President Obama (center) arrives at the gala dinner on the first day of the ASEAN summit on Nov. 12, 2014, in Naypidaw, Burma. (Photo by Paula Bronstein/Getty Images)

RANCHO MIRAGE, Calif. -- President Obama will make his first visit to Vietnam in May, while in the region for the Group of Seven summit in Japan, the White House said Monday.

Obama will become the third American president in a row to travel to the Southeast Asian nation, after Bill Clinton in 2000 became the first to visit since the end of the Vietnam War. George W. Bush visited in 2006.

The White House made the official announcement after Obama met with Vietnamese Prime Minister Nguyen Tan Dung on the sidelines of a summit at the Sunnylands retreat with the leaders of 1o Southeast Asian countries. The Obama administration has sought to improve relations with Hanoi at a time when Vietnam has signaled a shift to the West as a hedge against China's increasingly aggressive strategy in the South China Sea.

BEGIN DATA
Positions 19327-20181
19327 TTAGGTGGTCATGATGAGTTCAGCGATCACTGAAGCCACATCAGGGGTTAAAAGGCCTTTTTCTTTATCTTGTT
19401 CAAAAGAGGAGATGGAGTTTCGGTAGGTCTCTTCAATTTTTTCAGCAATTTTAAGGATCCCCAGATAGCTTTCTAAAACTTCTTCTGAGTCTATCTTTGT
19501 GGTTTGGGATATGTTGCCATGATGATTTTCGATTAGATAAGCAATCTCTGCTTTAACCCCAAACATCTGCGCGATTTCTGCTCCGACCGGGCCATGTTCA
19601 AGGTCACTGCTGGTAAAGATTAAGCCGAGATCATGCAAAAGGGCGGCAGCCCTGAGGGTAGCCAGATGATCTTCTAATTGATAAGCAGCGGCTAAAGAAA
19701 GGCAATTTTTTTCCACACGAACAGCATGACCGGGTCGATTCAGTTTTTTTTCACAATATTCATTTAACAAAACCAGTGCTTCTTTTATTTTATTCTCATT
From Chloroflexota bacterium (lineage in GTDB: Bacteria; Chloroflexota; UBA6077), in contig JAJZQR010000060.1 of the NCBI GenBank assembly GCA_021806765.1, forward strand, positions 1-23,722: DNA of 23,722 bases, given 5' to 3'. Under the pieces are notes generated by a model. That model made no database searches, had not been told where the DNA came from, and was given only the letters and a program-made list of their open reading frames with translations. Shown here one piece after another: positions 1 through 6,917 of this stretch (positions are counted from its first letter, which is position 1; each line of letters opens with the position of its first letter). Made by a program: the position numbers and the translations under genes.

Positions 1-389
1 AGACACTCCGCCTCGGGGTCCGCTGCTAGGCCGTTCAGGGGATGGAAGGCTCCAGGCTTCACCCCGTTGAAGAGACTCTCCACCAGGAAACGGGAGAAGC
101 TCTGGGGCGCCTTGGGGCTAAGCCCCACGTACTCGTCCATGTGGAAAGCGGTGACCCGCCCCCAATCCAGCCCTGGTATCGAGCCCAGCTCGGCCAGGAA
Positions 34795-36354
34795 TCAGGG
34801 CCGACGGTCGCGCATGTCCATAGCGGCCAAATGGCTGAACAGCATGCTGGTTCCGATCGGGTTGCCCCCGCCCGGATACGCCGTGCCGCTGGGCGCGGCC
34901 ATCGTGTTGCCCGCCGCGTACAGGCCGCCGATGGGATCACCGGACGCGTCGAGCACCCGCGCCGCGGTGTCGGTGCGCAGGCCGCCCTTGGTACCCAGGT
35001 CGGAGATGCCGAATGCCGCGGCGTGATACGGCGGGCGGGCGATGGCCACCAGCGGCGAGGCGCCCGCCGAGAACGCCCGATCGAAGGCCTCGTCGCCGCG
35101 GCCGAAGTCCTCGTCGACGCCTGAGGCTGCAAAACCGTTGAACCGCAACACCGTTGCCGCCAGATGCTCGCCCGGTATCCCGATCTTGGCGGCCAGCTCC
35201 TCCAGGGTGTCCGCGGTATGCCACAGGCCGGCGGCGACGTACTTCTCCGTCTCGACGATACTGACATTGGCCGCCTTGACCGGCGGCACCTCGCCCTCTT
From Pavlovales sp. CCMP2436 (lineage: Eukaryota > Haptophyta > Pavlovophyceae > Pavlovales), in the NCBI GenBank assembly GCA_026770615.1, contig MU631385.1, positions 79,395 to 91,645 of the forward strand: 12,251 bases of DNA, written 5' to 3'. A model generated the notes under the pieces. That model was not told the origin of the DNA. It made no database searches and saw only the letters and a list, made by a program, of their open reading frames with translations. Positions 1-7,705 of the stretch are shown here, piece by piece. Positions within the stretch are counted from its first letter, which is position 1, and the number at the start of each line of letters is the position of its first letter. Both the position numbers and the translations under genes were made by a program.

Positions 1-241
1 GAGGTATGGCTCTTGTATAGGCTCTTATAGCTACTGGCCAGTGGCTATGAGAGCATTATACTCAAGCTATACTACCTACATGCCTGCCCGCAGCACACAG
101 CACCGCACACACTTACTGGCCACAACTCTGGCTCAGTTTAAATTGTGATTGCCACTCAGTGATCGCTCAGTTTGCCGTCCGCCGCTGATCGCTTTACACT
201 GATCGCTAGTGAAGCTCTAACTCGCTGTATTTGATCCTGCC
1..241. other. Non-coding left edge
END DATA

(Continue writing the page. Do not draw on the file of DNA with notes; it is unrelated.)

Maritime security and the freedom of navigation in that crucial shipping corridor are among the main topics of the summit here. Vietnam is also a member of the 12-nation Trans-Pacific Partnership, an expansive trade and regulatory pact that includes the United States, Japan, Mexico and Australia.

The general secretary of Vietnam's Communist Party, Nguyen Phu Trong, visited the White House for the first time last June.